Byzantium and the Arabs in the Sixth Century Volume 1, Part 1: Political and Military History, and Volume I, Part 2: Ecclesiastical History. By Irfan Shahid. (Washington, D.C.: Dumbarton Oaks Research Library and Collection. 1995. Pp. xxx, 688; x, 689-1034 plus indexes. $75.00.)
The epic undertaking continues. After volumes (progressively growing in size proportionally to the increasing amount of source material) on Rome and the Arabs and on Byzantium and the Arabs in the fourth and fifth centuries, Professor Shahid has arrived at the sixth century and indeed carried on down through the first third of the seventh. The massive, physically two-volumed work here considered is Volume One of what is given the acronym BASIC Part 1, following Shahid's usual bipartite pattern of treatment, covers political and military history, while the separately bound Part 2 covers ecclesiastical history. This physical disjunction enables the reader to juxtapose the volumes while studying any particular reign (as in previous periods, Shahid divides his history up by the reigns of the Byzantine emperors). Volume Two of BASIC will cover the archaeological remains of Arab-Byzantine history from this period, largely reviewed on the ground by the author, and more of the Arabic-language sources, especially poetry. The culmination will come in the in-progress Byzantium and Islam in the Seventh Century. (Note the careful changes: in the fourth through sixth centuries, the Arabs, an ethnic group; in the seventh, Islam, a religious polity.)
As in the earlier volumes, we are taught two lessons. The first is in how much history can be squeezed out of a comparatively small amount of evidence: an inscription, a mention in a narrative historian (more here), a subscription to an ecclesiastical letter. The second is that many Arabs were Christians in late antiquity (and the subtext is that many remain so today). From the period being treated here there is a third lesson, this time explicit (see especially I, 605-610): that the alienating of Byzantium's Christian Arab "federate shield" by the shortsighted policies of the emperor Maurice contributed disastrously to the later conquest of much of the Middle East by the Muslim Arabs. In one form or another this thesis-that Byzantium needed the Arabs-underlies the whole.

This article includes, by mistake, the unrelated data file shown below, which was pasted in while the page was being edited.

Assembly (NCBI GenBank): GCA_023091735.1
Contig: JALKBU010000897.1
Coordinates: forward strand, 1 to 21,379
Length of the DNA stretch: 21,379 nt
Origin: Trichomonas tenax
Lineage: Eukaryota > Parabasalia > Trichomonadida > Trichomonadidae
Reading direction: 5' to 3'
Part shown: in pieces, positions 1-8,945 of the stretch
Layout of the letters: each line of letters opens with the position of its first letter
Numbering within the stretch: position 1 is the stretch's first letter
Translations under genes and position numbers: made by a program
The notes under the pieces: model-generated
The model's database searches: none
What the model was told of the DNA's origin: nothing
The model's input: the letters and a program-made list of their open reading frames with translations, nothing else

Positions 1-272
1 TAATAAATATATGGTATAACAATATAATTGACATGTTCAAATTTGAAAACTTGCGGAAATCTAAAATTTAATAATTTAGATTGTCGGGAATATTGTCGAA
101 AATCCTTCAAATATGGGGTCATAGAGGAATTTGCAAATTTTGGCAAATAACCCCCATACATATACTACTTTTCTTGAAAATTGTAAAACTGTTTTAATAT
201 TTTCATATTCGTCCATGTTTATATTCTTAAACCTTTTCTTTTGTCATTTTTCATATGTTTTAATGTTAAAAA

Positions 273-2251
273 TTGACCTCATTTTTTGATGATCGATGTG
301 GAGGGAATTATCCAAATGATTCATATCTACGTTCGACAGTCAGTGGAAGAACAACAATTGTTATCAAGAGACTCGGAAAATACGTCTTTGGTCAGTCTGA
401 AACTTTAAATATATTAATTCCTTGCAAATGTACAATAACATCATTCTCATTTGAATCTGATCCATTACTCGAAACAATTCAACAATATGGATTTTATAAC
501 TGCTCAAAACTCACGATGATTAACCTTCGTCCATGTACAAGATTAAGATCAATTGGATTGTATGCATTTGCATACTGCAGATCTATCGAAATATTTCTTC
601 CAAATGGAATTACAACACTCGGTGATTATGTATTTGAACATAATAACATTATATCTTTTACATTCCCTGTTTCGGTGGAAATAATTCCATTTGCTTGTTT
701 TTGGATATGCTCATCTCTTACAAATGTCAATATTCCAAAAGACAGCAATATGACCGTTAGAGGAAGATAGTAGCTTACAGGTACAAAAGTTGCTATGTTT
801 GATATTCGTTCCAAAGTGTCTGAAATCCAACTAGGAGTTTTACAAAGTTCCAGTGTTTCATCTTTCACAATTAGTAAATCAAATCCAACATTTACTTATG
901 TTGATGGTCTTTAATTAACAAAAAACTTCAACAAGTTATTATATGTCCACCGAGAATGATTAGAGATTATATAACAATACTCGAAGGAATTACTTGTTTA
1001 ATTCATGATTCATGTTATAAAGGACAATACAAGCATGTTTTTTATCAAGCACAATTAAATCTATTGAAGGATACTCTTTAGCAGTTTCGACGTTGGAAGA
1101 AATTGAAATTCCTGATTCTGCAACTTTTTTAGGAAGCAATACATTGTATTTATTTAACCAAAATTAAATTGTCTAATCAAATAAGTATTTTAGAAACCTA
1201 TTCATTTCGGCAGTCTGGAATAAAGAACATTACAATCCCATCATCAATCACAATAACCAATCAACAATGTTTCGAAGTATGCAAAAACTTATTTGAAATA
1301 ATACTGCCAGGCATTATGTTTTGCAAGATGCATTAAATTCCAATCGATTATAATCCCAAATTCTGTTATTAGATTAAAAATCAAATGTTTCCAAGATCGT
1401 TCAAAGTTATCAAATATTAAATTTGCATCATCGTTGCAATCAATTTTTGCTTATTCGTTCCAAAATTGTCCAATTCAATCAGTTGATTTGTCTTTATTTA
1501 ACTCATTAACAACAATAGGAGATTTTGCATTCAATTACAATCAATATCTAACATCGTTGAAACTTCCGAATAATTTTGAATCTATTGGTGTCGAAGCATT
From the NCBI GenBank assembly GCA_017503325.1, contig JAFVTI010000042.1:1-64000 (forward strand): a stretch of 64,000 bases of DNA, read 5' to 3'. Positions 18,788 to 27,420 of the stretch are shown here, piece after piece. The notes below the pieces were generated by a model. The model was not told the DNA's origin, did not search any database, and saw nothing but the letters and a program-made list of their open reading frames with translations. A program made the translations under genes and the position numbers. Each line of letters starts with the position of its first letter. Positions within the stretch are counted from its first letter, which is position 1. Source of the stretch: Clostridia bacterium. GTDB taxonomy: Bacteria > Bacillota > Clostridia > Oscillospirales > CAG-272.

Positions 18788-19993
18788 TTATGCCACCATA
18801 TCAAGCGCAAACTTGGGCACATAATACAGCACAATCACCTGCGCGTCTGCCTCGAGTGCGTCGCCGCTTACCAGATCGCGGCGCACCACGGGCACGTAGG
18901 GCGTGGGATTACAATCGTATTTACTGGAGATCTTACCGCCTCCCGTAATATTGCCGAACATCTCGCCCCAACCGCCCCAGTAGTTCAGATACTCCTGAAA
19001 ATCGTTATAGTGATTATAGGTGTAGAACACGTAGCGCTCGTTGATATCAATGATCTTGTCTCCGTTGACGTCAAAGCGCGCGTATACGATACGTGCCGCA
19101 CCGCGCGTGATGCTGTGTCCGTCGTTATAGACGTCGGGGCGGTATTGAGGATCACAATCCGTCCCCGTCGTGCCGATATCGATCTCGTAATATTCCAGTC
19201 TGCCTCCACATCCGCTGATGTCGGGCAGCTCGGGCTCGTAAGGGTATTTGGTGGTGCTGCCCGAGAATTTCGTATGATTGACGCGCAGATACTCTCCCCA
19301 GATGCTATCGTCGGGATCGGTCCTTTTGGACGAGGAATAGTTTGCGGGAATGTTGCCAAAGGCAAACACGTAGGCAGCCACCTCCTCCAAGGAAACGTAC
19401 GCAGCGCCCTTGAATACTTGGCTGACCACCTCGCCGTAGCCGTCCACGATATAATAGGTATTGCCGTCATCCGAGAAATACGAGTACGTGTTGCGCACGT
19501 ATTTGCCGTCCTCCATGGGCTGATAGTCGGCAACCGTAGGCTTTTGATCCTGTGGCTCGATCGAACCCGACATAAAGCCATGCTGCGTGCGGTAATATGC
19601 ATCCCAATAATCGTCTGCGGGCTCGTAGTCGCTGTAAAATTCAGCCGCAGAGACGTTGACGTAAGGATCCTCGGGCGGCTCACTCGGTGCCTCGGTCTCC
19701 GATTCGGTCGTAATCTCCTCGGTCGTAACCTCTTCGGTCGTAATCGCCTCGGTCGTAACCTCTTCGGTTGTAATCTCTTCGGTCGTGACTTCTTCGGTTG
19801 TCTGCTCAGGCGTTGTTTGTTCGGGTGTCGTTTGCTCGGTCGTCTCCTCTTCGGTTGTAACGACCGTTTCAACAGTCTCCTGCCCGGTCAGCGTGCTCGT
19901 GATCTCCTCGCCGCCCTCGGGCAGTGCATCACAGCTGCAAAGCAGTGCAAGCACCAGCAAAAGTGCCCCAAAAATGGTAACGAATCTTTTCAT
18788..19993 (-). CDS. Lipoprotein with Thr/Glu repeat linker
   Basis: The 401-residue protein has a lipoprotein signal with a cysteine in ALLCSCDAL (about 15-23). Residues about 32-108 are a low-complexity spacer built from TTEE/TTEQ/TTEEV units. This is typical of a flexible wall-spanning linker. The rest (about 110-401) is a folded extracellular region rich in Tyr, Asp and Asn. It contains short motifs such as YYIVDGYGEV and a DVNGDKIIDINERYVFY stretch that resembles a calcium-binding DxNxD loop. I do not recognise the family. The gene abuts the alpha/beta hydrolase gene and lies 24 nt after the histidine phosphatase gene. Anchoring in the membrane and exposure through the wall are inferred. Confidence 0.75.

The century-and-a-half-long story of Byzantium and the Arabs surveyed here is one of a back-and-forth, love-hate relationship of repeated alienation and reconciliation between the two, largely owing to the confessional disalignment of our period's principal federate group, the Monophysite Ghassanids, with the prevalent Byzantine state ideology of Chalcedonianism. Their leaders are alternately accused of treachery and then endowed with honors in the capital, only to withdraw or again be dismissed. In view of the leading part played by Arab armed forces in the intermittent two-superpower struggle between Byzantium and Sasanian Persia that occupied nearly the entire period, the overall story is, from hindsight, a crescendo of warnings about the need for unity in the multicultural Christian Roman Empire. …